Display Settings:

Format

Send to:

Choose Destination
See comment in PubMed Commons below
JAMA. 2012 Sep 19;308(11):1122-31.

Health benefits of gastric bypass surgery after 6 years.

Author information

  • 1Department of Internal Medicine, University of Utah School of Medicine, 420 Chipeta Way, Room 1160, Salt Lake City, UT 84108, USA. ted.adams@utah.edu

Abstract

CONTEXT:

Extreme obesity is associated with health and cardiovascular disease risks. Although gastric bypass surgery induces rapid weight loss and ameliorates many of these risks in the short term, long-term outcomes are uncertain.

OBJECTIVE:

To examine the association of Roux-en-Y gastric bypass (RYGB) surgery with weight loss, diabetes mellitus, and other health risks 6 years after surgery.

DESIGN, SETTING, AND PARTICIPANTS:

A prospective Utah-based study conducted between July 2000 and June 2011 of 1156 severely obese (body mass index [BMI] ≥ 35) participants aged 18 to 72 years (82% women; mean BMI, 45.9; 95% CI, 31.2-60.6) who sought and received RYGB surgery (n = 418), sought but did not have surgery (n = 417; control group 1), or who were randomly selected from a population-based sample not seeking weight loss surgery (n = 321; control group 2).

MAIN OUTCOME MEASURES:

Weight loss, diabetes, hypertension, dyslipidemia, and health-related quality of life were compared between participants having RYGB surgery and control participants using propensity score adjustment.

RESULTS:

Six years after surgery, patients who received RYGB surgery (with 92.6% follow-up) lost 27.7% (95% CI, 26.6%-28.9%) of their initial body weight compared with 0.2% (95% CI, -1.1% to 1.4%) gain in control group 1 and 0% (95% CI, -1.2% to 1.2%) in control group 2. Weight loss maintenance was superior in patients who received RYGB surgery, with 94% (95% CI, 92%-96%) and 76% (95% CI, 72%-81%) of patients receiving RYGB surgery maintaining at least 20% weight loss 2 and 6 years after surgery, respectively. Diabetes remission rates 6 years after surgery were 62% (95% CI, 49%-75%) in the RYGB surgery group, 8% (95% CI, 0%-16%) in control group 1, and 6% (95% CI, 0%-13%) in control group 2, with remission odds ratios (ORs) of 16.5 (95% CI, 4.7-57.6; P < .001) vs control group 1 and 21.5 (95% CI, 5.4-85.6; P < .001) vs control group 2. The incidence of diabetes throughout the course of the study was reduced after RYGB surgery (2%; 95% CI, 0%-4%; vs 17%; 95% CI, 10%-24%; OR, 0.11; 95% CI, 0.04-0.34 compared with control group 1 and 15%; 95% CI, 9%-21%; OR, 0.21; 95% CI, 0.06-0.67 compared with control group 2; both P < .001). The numbers of participants with bariatric surgery-related hospitalizations were 33 (7.9%), 13 (3.9%), and 6 (2.0%) for the RYGB surgery group and 2 control groups, respectively.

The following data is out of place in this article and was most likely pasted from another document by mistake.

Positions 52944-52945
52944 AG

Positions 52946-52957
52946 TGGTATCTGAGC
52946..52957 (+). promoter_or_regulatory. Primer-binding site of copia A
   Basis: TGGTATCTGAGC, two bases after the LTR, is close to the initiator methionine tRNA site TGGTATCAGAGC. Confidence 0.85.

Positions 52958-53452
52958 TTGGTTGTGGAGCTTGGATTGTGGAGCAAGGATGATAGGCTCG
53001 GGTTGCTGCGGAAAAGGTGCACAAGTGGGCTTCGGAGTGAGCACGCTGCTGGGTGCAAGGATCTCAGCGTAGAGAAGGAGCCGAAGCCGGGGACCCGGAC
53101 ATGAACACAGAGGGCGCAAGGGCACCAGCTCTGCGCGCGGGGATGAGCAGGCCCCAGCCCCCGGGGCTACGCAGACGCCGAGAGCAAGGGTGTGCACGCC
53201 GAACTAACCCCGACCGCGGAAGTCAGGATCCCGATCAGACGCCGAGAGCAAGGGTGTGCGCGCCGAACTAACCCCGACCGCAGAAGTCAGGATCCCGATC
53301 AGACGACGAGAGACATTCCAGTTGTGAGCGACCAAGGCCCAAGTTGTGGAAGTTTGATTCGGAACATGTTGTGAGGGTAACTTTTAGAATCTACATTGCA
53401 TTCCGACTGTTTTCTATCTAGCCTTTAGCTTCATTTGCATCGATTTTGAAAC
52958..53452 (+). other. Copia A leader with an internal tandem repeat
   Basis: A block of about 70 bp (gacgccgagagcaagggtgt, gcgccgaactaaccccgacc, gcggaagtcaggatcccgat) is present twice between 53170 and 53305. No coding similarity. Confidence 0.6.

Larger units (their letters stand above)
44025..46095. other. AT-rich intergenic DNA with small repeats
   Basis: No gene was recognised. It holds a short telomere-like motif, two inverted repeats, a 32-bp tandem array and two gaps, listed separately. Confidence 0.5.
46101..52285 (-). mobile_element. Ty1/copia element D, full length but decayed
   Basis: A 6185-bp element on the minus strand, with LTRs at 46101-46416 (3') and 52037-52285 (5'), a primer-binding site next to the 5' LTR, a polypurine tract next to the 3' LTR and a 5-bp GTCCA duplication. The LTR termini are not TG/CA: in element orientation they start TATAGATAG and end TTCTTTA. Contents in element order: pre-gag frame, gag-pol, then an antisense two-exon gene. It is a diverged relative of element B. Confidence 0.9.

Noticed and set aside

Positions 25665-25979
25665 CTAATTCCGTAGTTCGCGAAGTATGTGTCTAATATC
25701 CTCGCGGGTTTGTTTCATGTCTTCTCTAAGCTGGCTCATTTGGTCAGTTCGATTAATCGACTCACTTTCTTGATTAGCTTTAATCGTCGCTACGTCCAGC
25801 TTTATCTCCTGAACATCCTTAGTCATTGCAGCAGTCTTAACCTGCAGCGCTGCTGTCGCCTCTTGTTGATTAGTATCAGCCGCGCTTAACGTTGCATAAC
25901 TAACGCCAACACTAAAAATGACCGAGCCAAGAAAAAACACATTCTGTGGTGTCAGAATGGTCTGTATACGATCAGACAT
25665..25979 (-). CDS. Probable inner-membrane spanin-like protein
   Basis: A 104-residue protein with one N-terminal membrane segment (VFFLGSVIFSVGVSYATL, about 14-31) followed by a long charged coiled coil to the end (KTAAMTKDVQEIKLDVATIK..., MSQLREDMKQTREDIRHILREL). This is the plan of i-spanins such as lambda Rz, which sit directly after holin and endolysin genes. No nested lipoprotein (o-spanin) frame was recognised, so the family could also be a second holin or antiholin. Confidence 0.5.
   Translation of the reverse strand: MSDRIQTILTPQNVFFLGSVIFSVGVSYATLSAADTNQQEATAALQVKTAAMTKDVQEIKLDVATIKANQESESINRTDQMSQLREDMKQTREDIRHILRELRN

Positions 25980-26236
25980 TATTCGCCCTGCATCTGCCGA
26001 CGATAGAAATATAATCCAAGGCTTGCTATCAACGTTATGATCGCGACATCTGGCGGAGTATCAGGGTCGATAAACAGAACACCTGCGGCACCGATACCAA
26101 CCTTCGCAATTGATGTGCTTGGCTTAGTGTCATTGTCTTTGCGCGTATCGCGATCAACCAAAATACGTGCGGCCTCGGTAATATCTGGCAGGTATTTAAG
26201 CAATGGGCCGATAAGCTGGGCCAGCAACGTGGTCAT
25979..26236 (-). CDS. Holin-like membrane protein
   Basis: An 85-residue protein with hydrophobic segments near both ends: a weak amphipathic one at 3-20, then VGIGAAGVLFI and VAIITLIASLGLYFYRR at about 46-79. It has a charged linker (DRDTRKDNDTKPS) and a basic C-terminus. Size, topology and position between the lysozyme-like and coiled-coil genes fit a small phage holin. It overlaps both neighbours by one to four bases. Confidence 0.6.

CONCLUSION:

Among severely obese patients, compared with nonsurgical control patients, the use of RYGB surgery was associated with higher rates of diabetes remission and lower risk of cardiovascular and other health outcomes over 6 years.

Comment in

PMID:
22990271
[PubMed - indexed for MEDLINE]
PMCID:
PMC3744888
Free PMC Article
PubMed Commons home

PubMed Commons

0 comments
How to join PubMed Commons

    Supplemental Content

    Full text links

    Icon for Silverchair Information Systems Icon for PubMed Central
    Loading ...
    Write to the Help Desk